1. Entourage (Opened Wednesday, Warner Brothers, 3,100+ Theaters, 104 Minutes, Rated R for pervasive language, strong sexual content, nudity and some drug use, Rotten Tomatoes: 32% Fresh [102 Reviews]): I have a friend who introduced me to Entourage. We watched the first four or five seasons together before we fell out of the habit of it. I haven’t seen an episode in years and I can honestly say I don’t remember any particular story arc from the show outside the Aquaman bit. And I probably only remember that because I am a comic book geek.
So, for me, Entourage wasn’t a TV show that called for a film to be made or was a story that had unanswered questions that needed to be addressed. It wasn’t really a narrative that would lend itself to a big screen treatment either.
The story that the powers that be deemed film worthy is that Vince is about to make his directorial debut. Will the new stage in his life lead to Oscar gold, or will it lead to him losing everything he has built up over the years?
2. Spy (Fox, 3,650 Theaters,120 Minutes, Rated R for language throughout, violence, and some sexual content including brief graphic nudity, Rotten Tomatoes: 94% Fresh [117 Reviews]): Melissa McCarthy is a box office draw. She is skilled at slapstick and broad humor. She can also be a pretty good actress. Unfortunately, she makes too many movies with too many people who lean too much on the former and not enough on the latter. The result is a movie where McCarthy falls down a lot but nothing else to test her acting skills.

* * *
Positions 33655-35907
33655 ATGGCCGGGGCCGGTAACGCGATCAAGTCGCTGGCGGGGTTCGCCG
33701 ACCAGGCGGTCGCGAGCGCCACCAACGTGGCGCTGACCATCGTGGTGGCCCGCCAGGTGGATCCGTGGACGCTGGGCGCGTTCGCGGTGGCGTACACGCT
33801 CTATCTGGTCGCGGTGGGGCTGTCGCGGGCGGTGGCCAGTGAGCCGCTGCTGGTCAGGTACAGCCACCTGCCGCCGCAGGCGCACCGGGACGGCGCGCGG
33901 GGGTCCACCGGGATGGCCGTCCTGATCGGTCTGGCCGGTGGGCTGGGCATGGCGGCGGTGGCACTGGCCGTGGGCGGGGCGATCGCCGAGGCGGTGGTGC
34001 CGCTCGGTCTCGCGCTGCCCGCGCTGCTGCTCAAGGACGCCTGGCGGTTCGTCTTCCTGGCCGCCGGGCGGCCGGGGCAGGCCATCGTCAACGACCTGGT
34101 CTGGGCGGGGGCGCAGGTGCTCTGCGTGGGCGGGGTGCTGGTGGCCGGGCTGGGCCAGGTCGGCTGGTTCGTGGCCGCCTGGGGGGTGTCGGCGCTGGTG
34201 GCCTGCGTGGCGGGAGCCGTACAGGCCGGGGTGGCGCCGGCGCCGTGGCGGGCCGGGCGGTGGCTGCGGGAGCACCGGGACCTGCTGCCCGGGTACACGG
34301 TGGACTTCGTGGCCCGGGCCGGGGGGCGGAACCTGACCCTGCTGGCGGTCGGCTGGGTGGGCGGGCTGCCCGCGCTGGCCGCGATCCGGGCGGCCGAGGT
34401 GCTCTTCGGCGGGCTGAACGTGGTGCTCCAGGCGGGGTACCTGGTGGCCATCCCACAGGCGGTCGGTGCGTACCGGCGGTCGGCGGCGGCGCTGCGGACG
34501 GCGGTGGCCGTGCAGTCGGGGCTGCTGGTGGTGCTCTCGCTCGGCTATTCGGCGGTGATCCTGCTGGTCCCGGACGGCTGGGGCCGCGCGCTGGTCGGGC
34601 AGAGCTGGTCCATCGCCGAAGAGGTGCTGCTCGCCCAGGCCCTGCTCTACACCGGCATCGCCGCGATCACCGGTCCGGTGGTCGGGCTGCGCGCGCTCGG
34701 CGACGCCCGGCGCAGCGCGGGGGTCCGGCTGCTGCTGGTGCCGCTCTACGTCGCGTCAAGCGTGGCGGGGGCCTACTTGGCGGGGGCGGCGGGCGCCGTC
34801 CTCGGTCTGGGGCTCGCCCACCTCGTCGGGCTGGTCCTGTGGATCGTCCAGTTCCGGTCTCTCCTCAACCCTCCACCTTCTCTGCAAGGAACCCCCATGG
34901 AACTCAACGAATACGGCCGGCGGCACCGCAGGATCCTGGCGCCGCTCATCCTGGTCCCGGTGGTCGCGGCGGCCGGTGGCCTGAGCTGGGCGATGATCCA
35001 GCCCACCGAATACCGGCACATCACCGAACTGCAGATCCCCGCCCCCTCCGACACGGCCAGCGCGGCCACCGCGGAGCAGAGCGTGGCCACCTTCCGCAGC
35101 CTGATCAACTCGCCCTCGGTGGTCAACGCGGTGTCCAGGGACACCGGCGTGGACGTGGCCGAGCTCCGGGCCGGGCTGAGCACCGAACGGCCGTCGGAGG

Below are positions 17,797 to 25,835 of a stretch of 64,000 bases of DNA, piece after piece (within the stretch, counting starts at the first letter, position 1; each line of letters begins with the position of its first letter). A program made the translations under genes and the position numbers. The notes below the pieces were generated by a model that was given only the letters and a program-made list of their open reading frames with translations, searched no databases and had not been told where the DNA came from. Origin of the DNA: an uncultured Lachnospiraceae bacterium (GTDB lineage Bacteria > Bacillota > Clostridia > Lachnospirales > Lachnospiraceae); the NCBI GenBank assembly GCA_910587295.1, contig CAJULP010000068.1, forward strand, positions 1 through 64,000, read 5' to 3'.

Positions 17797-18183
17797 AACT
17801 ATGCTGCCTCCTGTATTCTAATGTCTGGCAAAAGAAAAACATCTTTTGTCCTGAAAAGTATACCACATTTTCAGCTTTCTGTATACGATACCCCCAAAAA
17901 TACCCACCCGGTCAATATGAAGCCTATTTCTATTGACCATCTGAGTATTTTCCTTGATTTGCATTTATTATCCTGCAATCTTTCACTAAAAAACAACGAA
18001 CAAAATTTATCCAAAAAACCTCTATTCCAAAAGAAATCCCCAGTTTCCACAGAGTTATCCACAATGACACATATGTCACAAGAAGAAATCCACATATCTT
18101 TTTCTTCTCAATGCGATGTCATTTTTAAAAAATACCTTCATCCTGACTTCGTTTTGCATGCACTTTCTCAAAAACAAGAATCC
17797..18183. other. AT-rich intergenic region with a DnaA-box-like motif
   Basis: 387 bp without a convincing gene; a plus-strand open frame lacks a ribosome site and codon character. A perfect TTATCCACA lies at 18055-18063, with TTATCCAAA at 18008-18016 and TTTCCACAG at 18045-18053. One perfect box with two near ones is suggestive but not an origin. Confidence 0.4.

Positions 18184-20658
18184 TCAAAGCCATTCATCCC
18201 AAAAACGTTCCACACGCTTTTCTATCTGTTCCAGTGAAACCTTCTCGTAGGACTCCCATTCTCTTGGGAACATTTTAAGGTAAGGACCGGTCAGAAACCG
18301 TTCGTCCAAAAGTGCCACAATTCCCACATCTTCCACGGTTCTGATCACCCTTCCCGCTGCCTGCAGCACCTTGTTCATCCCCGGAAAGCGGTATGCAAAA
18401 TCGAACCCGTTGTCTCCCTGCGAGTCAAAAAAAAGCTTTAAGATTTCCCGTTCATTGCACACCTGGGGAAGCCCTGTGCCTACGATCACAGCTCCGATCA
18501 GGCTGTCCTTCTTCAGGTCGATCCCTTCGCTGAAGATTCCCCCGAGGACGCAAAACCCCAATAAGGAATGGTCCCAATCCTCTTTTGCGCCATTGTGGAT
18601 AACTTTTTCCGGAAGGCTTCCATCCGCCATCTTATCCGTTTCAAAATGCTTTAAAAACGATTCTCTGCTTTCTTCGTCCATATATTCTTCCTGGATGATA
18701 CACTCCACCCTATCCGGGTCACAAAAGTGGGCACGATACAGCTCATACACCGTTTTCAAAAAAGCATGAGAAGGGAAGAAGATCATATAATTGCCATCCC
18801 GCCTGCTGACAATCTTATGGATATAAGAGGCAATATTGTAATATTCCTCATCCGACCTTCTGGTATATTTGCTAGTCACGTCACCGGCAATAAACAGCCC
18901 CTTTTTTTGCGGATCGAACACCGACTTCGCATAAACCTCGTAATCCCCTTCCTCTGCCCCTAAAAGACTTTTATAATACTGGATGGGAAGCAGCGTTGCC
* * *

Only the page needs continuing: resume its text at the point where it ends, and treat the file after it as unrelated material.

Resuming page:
This one might be different. This one reunites her with Paul Feig, the director of The Heat and the guy who helped her to an Oscar nomination in Bridesmaids. I imagine that she’ll fall down a lot, but there will be a lot of good character stuff in between pratfalls.
McCarthy plays CIA desk agent who is brought into an undercover assignment when her in-field partner goes missing.
3. Insidious Chapter 3 (Focus Features, 3,000 Theaters, 97 Minutes, Rated PG-13 for violence, frightening images, some language and thematic elements, Rotten Tomatoes: 60% Fresh [50 Reviews]): The Insidious franchise has been one of those franchises that should have maybe ended after the first film, but kept on going and going. Why? Because that are incredibly cheap to make and gross and obscene amount of money.
The true test of whether this franchise will be able to keep going is this film. The main actors from the first two, Patrick Wilson and Rose Byrne (who is busy this week in Spy) have not returned. What we get is a prequel set before the events of the other films where Elise (Lin Shaye) investigates a similar case of a demon coming into our world and trying to possess and innocent child.
The film has a budget of $5 million, so it will be nigh impossible for it to lose money. And if the profits are as big as the rest in of the franchise, expect a fourth installment sooner rather than later.